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New Solar Cell Technologies
Aug22

New Solar Cell Technologies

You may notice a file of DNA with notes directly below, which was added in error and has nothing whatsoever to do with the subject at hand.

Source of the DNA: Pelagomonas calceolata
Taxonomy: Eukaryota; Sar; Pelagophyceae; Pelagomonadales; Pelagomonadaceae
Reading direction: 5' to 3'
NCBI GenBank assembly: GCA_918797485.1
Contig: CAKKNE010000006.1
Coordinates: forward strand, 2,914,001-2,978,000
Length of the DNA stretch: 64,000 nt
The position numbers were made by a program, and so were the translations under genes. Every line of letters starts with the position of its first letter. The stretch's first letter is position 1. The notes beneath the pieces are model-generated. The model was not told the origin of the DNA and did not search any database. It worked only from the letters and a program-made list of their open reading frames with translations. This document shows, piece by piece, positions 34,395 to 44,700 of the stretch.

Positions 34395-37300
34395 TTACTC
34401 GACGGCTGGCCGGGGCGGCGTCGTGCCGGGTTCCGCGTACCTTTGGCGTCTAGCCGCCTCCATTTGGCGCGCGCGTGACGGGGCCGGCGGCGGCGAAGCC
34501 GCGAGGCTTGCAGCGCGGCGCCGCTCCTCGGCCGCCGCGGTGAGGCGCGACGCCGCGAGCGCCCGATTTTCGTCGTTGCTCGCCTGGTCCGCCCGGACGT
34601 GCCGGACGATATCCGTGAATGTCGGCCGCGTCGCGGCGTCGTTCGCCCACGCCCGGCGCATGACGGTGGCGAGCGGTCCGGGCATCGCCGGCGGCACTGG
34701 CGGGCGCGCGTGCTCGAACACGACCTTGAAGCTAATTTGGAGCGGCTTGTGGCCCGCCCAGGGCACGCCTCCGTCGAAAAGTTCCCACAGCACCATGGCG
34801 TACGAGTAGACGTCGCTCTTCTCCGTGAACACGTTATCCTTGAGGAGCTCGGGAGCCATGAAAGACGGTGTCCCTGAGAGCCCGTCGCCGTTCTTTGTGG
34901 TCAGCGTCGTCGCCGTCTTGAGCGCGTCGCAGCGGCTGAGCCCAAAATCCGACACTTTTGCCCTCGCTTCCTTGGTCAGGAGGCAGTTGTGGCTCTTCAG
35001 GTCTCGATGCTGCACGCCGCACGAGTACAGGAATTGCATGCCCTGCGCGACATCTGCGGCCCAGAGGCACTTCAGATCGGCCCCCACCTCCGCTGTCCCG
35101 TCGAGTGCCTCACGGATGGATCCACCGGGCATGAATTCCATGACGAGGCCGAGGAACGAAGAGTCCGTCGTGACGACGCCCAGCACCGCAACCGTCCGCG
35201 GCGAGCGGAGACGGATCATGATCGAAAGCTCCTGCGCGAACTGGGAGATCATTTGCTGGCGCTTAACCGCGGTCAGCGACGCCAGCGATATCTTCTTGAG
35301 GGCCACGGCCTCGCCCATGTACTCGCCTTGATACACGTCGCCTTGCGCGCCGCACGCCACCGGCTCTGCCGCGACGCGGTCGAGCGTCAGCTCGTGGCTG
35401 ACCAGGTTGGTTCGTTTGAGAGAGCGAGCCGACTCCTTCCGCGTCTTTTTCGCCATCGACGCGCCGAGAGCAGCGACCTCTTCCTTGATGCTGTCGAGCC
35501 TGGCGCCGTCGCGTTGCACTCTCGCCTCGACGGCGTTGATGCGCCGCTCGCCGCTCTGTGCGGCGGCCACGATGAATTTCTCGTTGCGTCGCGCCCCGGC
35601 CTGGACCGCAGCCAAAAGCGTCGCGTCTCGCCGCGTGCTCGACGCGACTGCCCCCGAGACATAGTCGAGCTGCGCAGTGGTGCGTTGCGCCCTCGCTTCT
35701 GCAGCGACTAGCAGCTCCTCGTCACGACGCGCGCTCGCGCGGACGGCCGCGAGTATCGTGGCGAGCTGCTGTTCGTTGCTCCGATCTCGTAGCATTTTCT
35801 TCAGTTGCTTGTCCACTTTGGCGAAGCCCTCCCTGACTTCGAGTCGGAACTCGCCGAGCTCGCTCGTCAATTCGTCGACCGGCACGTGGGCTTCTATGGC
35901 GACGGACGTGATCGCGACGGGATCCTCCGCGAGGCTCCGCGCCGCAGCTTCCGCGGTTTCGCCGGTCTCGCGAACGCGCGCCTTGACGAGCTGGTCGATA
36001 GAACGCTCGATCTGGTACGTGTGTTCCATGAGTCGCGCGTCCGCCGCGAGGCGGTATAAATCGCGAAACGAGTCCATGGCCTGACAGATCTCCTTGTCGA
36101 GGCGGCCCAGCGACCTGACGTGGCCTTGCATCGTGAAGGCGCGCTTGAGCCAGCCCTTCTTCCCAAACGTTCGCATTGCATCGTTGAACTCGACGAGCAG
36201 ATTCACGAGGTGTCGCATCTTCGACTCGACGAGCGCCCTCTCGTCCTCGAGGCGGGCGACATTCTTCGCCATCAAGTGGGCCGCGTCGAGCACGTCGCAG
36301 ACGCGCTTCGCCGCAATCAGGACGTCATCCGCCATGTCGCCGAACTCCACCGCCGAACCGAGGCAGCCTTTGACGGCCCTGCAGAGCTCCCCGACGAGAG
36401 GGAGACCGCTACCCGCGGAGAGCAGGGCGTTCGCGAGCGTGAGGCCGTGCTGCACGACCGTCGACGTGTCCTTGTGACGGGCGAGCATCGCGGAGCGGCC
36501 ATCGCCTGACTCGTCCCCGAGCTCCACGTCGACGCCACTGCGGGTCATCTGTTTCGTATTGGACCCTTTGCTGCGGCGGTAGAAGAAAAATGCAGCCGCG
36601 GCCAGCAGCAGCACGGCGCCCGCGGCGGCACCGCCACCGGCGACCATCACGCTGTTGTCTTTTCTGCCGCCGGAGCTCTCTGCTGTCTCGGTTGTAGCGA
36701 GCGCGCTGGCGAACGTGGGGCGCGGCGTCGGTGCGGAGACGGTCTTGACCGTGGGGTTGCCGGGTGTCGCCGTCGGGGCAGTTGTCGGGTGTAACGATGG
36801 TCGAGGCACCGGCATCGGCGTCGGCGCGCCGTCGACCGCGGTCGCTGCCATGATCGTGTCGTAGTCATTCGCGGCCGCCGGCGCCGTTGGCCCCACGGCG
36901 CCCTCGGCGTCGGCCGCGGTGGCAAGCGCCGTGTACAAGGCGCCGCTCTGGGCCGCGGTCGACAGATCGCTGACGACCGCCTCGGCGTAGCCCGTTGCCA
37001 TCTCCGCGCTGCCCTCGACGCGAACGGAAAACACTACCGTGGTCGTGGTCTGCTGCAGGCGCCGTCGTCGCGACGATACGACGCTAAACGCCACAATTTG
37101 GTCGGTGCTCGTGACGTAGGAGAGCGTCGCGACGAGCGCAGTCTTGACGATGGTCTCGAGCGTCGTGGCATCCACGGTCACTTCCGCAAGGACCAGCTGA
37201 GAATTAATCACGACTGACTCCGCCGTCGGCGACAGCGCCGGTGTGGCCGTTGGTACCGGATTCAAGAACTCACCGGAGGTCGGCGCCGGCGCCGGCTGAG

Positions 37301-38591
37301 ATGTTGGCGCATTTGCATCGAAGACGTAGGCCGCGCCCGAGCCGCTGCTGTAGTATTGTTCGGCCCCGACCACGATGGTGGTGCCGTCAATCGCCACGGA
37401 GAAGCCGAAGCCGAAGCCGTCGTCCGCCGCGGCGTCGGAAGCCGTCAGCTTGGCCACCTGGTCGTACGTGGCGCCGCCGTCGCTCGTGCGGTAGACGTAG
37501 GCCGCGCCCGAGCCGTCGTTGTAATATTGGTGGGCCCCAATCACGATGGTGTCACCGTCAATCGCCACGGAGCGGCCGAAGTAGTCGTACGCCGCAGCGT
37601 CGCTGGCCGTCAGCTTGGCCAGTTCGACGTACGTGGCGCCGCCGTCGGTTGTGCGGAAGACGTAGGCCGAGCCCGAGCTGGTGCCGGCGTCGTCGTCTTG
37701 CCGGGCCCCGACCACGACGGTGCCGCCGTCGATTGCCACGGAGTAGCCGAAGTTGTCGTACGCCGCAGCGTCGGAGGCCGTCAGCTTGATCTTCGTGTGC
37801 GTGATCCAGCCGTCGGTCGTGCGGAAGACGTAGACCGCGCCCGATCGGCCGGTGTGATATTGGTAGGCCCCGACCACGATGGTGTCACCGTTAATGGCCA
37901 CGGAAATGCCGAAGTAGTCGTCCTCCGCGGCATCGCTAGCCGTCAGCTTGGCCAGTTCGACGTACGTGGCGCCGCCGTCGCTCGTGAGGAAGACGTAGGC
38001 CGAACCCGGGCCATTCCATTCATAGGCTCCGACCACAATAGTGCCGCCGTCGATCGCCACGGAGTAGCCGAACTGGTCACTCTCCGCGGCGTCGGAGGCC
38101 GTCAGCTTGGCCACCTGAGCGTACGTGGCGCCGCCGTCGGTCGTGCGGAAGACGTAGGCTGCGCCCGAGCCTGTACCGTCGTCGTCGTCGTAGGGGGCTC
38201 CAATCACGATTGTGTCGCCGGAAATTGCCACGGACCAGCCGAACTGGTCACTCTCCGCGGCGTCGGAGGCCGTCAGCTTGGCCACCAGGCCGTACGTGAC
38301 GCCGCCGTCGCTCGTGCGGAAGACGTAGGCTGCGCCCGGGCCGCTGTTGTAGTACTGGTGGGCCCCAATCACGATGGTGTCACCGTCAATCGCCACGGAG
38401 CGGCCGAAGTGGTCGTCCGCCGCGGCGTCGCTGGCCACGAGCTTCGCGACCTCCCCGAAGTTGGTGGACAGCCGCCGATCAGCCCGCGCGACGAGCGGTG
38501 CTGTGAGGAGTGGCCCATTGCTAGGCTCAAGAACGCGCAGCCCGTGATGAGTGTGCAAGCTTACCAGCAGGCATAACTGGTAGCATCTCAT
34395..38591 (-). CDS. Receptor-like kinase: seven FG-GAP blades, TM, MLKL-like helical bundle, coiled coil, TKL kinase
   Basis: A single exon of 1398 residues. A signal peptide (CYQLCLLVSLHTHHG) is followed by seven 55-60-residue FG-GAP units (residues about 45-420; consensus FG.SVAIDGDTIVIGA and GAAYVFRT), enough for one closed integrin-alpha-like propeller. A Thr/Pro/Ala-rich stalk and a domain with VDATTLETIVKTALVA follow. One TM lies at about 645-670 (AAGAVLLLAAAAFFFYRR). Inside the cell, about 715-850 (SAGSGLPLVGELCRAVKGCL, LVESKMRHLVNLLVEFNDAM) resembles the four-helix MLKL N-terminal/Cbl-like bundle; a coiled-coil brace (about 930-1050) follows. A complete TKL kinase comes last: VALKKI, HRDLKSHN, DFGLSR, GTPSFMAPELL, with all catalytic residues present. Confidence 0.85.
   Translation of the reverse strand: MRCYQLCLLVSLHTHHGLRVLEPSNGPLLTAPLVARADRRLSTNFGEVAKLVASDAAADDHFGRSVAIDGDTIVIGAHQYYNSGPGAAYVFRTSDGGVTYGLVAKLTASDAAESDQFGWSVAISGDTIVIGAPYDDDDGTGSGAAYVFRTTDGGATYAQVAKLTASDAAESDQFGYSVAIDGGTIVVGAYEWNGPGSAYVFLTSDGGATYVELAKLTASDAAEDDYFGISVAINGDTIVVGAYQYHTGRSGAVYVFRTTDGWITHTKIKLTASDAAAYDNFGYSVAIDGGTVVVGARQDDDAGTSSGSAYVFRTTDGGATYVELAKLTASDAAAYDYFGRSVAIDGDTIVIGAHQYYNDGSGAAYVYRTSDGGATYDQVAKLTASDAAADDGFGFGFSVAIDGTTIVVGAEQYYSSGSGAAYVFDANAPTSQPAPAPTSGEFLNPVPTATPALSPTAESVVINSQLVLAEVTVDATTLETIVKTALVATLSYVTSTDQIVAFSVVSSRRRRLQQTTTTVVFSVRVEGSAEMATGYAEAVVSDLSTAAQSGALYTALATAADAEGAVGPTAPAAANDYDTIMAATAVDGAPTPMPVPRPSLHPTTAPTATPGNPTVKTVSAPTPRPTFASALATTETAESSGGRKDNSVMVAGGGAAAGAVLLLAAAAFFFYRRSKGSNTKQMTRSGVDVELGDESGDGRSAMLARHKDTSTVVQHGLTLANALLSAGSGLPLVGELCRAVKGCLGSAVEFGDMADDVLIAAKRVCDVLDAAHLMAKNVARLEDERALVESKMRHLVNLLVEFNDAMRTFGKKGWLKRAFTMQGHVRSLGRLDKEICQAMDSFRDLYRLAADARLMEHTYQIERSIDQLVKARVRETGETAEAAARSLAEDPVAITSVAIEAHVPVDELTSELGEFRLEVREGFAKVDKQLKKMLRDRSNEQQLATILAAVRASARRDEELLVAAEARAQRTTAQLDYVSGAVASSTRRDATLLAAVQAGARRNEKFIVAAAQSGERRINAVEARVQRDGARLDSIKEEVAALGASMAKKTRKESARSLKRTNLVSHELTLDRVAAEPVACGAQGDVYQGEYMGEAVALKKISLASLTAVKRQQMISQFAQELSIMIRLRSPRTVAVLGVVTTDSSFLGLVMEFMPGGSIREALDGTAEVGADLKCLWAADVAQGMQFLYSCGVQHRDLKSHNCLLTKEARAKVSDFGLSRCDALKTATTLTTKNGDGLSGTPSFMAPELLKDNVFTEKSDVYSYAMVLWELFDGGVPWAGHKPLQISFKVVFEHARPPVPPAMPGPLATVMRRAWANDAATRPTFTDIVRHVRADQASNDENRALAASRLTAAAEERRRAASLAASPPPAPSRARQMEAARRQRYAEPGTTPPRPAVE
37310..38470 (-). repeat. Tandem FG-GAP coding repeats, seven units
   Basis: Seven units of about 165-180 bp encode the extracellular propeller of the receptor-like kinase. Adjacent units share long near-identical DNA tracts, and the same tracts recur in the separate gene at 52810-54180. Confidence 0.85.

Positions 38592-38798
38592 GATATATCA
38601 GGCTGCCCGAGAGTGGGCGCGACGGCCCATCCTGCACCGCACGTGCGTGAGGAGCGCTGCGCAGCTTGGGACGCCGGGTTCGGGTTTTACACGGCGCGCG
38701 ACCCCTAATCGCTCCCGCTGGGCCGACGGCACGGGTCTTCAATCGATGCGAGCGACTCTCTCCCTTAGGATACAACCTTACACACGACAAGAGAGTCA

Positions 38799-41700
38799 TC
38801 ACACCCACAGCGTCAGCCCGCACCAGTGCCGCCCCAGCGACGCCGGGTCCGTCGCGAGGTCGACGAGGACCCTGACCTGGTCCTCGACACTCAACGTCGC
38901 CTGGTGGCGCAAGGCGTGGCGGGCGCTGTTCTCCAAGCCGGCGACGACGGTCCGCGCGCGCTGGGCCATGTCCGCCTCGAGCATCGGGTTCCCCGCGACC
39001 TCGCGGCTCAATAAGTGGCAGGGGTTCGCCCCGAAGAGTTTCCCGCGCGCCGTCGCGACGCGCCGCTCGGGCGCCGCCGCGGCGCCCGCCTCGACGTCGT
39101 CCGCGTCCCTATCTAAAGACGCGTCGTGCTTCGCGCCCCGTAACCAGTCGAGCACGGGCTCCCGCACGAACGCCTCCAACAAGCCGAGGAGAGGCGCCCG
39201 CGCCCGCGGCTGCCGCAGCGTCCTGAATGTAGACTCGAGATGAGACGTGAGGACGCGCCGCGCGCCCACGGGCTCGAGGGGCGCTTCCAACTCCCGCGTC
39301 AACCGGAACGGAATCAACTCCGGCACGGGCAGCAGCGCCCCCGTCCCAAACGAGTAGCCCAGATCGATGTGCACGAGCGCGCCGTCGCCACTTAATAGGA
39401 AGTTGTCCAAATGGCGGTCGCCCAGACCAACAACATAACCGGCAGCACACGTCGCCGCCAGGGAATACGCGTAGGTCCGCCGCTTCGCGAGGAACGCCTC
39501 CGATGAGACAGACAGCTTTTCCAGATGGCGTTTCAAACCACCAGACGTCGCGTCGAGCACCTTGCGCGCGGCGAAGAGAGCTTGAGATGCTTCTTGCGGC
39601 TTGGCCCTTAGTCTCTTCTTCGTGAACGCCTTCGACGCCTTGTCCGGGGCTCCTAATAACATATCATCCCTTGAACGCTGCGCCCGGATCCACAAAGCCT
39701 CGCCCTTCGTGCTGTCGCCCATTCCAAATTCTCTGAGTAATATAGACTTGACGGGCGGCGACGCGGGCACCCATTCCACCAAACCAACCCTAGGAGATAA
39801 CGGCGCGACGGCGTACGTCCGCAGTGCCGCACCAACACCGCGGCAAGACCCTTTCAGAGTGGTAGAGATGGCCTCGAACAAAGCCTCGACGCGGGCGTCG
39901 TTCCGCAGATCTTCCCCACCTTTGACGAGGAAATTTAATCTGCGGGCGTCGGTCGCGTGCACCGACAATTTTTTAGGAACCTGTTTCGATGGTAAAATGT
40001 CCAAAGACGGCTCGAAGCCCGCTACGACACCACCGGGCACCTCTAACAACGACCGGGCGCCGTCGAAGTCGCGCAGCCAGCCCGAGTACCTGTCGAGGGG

Over the years, we have seen the standard monocrystalline and polycrystalline PV modules increase in wattage per square foot, but they are getting close to the maximum possible efficiency on these typical solar cells. But manufacturers aren’t giving up, there are a few new up and coming technologies that will continue the progress of PV efficiency. Split cell technology uses the same solar material but cuts the cells in half. The new smaller solar cells have the same voltage as the original size cells, but they have half the amps. Putting 2 of these cells together gives you the same wattage as a single standard cell, but that wattage is a higher voltage and lower amperage. Power loss on conductors like the busbars inside a PV module is caused by voltage drop which is amps multiplied by resistance. Less amps means less voltage drop which means less power loss on the internal conductors. Voltage drop also causes heat build up so lower amps means the PV module is operating at lower temperatures, further increasing the efficiency. Overall, using split cell technology can increase solar panel power output by 5 to 8 watts per module. This lower operating temperature also increases the expected life span of the module as excessive heat leads to degradation. N-type solar cells are not new, but they are gaining popularity in the industry which until recently has been dominated by the p-type solar cells. Solar cells are made by “doping” silicon with very small amounts of either Boron to make the silicon more positively charged (p-type) or Phosphorus to make the silicon more negatively charged (n-type). The p-type solar cells are cheaper to make, but the n-type cells are more efficient. Adding to this, the Boron in the p-type cells causes an undesirable effect called Light Induced Degradation (LID). LID happens in the first few days and weeks that the p-type cell is exposed to sunlight and it can reduce its efficiency by 2%-3%. The n-type cells do not experience LID, so not only do they start at a higher efficiency than p-type and they maintain that efficiency over time. Another advantage of n-type cells is they are not as sensitive to impurities in the silicon base so manufacturers of n-type cells can use lower quality silicon without impacting the efficiency. Currently n-type PV modules are still more expensive than p-type, but many people are willing to pay for the higher efficiency, so the n-type is gaining in market share. Back contact (or rear contact) solar cells are another innovation coming to the forefront. A typical PV cell is made in a way that requires...